When you have worked through error messages. Click the “download” button to download your package of MODS files.

TransformerDownload.png

When you download the package, it will be a .zip file containing a MODS file in xml for each line in your original spreadsheet. You can then save the .zip file to your local drive. (When you click the link in your browser, the zip file may open automatically in Internet Explorer, and then you'll see a list of .xml file, which you can click and drag to a folder on your computer.)

Quality Control: Manually Review the MODS

The Excel to MODS Transformer validates the MODS files it creates. However, there are cases where although the MODS XML file is valid the contents of individual MODS elements may not be what you expect to see. This is usually caused by irregularities of data entry into the Excel file, or by Excel "helpfully" reformatting something.

Click to open a few samples of MODS XML records and skim them to confirm that the contents of elements is what you expect. Common element content problems and solutions are described below.

Problem: Dates are formatted as yyyy.0 . Ex. 2015.0 Ex. 1988.0

Cause: This has likely been caused when dates are input into an Excel column that has not been pre-formatted as "text".

Solution: In the Excel file: Cut and paste just the column of problematic numbers into Notepad. Then in Excel, format the column as text: Select the whole column, right click and "Format Cells", then choose Category "Text". Now cut and paste from Notepad back into Excel. When the date is correctly formatted as text, I see a tiny green corner in the top left of each of the Excel cells holding a yyyy date. The green arrow is an error message. You can then click the cell with the green arrow, and an exclamation point appears to the left of the cell. Click the exclamation point to see the error message, and it says “Number stored as text”. For you this is not an error, but instead exactly what you wanted to do!

Problem: Dates show random numbers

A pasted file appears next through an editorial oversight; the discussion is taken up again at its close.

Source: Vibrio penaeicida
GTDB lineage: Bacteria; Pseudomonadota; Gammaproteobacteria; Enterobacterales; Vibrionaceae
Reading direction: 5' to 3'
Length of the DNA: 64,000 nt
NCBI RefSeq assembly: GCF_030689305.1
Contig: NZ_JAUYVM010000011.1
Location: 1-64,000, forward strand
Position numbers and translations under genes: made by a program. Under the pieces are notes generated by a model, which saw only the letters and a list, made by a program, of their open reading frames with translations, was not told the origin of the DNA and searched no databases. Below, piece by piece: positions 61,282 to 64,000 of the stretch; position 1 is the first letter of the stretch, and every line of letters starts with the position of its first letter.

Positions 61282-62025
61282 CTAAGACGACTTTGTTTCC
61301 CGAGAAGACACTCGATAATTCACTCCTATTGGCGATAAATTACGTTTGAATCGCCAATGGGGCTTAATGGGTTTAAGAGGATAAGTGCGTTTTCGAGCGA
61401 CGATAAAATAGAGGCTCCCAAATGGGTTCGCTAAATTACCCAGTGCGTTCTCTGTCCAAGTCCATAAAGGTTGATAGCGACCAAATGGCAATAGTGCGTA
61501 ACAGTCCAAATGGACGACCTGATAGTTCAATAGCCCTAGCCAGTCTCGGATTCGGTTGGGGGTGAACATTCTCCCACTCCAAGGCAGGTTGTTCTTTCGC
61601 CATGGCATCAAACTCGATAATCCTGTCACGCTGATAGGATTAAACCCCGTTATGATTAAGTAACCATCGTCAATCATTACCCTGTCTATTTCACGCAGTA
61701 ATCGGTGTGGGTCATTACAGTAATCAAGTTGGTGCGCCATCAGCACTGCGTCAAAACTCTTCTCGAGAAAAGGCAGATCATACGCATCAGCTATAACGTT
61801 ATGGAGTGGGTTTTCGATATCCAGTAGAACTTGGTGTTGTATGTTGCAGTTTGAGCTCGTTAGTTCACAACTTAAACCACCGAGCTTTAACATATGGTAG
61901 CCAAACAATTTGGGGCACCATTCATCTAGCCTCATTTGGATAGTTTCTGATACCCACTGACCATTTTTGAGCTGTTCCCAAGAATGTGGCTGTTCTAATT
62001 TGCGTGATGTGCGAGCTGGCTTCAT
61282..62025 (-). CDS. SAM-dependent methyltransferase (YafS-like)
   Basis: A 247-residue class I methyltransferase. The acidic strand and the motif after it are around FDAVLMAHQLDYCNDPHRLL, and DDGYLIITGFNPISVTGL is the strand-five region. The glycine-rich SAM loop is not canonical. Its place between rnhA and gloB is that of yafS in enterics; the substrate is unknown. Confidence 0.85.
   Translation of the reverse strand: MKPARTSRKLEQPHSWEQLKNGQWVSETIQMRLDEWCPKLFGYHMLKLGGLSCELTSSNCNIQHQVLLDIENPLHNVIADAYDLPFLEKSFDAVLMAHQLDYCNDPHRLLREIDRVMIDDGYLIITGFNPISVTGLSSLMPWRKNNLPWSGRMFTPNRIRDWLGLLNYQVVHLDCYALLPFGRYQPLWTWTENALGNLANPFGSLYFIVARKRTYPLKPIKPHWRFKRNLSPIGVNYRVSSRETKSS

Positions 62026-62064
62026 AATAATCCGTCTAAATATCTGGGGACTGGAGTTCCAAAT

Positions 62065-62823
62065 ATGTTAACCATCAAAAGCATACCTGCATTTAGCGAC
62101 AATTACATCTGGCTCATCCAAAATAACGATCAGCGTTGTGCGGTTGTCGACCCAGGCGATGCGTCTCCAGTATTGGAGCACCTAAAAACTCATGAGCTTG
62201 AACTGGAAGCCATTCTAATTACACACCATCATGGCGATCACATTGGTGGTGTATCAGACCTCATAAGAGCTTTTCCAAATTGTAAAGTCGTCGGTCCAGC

Cause: Excel has formatted your date field as a "Date" and not as "Text". It seems counterintuitive, but you want your date info to be stored as "Text" in Excel. Microsoft Excel stores dates as sequential numbers that are called serial values. For example, in Microsoft Excel for Windows, January 1, 1900 is serial number 1, and January 1, 2008 is serial number 39448 because it is 39,448 days after January 1, 1900.

Solution: Type all your dates into the spreadsheet as yyyy-mm-dd, and if you realize that Excel is reformatting these to mm/dd/yyyy, nip it in the bud. Select your whole column, right click and "Format Cells", then choose the "Text" format.

Solution: If Excel has already converted a whole bunch of dates to yyyy/mm/dd format, you can convert to yyyy-mm-dd by selecting those and formatting as date with a locale of "English (U.K.) and a Type of yyyy-mm-dd. Then you can can copy and paste all those to Notepad. Then in Excel, format the column as text: Select the whole column, right click and "Format Cells", then choose Category "Text". Now cut and paste from Notepad back into Excel. When the date is correctly formatted as text, I see a tiny green corner in the top left of each of the Excel cells holding a yyyy date. The green arrow is an error message. You can then click the cell with the green arrow, and an exclamation point appears to the left of the cell. Click the exclamation point to see the error message, and it says “Number stored as text”. For you this is not an error, but instead exactly what you wanted to do!